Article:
Re: How IETF treats contributors

Nathaniel Borenstein <> Sat, 04 September 2004 02:51 UTC

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From: Nathaniel Borenstein <>
Date: Fri, 03 Sep 2004 22:37:21 -0400
To: John Day <>
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Cc:, Hadmut Danisch <>
Subject: Re: How IETF treats contributors
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On Aug 30, 2004, at 7:05 PM, John Day wrote:

> The best solution is to remove all authorship from all Internet 
> standards, then there will be no problems.  This isn't suppose to be 
> an ego trip. If people really think the documents are important, they 
> don't need their names on them.  If they need their name on it, they 
> are doing it for the wrong reasons.

I would argue against this on the grounds that we want to encourage 
standards work as an attractive career path.  If we want bright young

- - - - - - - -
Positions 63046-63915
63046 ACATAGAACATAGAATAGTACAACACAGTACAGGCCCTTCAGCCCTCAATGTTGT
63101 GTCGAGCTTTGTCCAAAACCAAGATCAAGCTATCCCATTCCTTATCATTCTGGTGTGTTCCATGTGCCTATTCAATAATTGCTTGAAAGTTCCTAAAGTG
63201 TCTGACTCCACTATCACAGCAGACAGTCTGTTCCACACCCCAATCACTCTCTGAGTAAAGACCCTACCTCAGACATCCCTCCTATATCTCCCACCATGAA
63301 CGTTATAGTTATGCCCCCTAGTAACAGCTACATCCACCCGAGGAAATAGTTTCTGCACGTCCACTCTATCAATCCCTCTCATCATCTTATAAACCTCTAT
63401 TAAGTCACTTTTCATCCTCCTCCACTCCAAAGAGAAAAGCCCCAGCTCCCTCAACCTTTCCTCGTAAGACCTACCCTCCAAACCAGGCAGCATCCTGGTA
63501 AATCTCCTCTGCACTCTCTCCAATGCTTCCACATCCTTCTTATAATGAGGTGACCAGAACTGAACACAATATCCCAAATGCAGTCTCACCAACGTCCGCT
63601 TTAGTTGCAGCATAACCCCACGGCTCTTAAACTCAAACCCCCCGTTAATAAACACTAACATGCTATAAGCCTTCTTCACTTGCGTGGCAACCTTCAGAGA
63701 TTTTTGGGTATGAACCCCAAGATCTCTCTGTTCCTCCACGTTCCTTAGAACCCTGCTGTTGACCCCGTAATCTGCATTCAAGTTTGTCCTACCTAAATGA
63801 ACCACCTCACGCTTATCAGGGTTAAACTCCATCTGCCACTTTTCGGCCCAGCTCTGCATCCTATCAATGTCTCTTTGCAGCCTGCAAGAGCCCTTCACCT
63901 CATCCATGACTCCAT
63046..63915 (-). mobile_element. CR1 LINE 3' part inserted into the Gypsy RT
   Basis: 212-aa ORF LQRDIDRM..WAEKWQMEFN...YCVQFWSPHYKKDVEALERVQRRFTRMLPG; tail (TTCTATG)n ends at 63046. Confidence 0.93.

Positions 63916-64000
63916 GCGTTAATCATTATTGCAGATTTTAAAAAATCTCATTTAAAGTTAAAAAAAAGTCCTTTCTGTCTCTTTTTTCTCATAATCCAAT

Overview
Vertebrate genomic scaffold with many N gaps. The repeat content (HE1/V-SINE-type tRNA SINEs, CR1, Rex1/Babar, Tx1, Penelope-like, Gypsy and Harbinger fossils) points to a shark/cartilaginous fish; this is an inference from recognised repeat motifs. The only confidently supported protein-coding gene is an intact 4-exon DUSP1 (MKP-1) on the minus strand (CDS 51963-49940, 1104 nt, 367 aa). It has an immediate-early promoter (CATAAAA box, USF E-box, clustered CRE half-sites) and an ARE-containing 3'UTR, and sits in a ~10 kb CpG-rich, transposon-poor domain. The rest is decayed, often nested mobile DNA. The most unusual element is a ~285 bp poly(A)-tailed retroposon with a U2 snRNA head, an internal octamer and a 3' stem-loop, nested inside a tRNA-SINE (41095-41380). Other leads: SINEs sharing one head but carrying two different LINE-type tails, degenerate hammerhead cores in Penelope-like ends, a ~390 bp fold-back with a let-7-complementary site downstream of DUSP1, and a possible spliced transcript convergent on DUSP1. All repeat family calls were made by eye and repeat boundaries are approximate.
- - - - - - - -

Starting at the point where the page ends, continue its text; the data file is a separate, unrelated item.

people to put work into standards, it is appropriate to give credit for 
that work.  Writing a good standard, and building a consensus around 
it, is a challenging set of tasks that requires a combination of 
technical and political skills that are all too rare, and sometimes 
hard to recognize.  If we want more companies to send their best people 
to work in IETF groups, we need to provide something for those people 
to put on their resumes when they succeed, to help build their career 

I'm all for doing things for the good of the community, but a major 
reason IBM gives me considerable latitude to think about it that way is 
that I have my name on the MIME standard.  It's true that I would have 
done the MIME work whether I was going to get credit for it or not, but 
I can tell you that having my name associated with it has made a big 
difference in my career.  I'd like future standards writers to be able 
to aspire to a similar outcome.  -- Nathaniel

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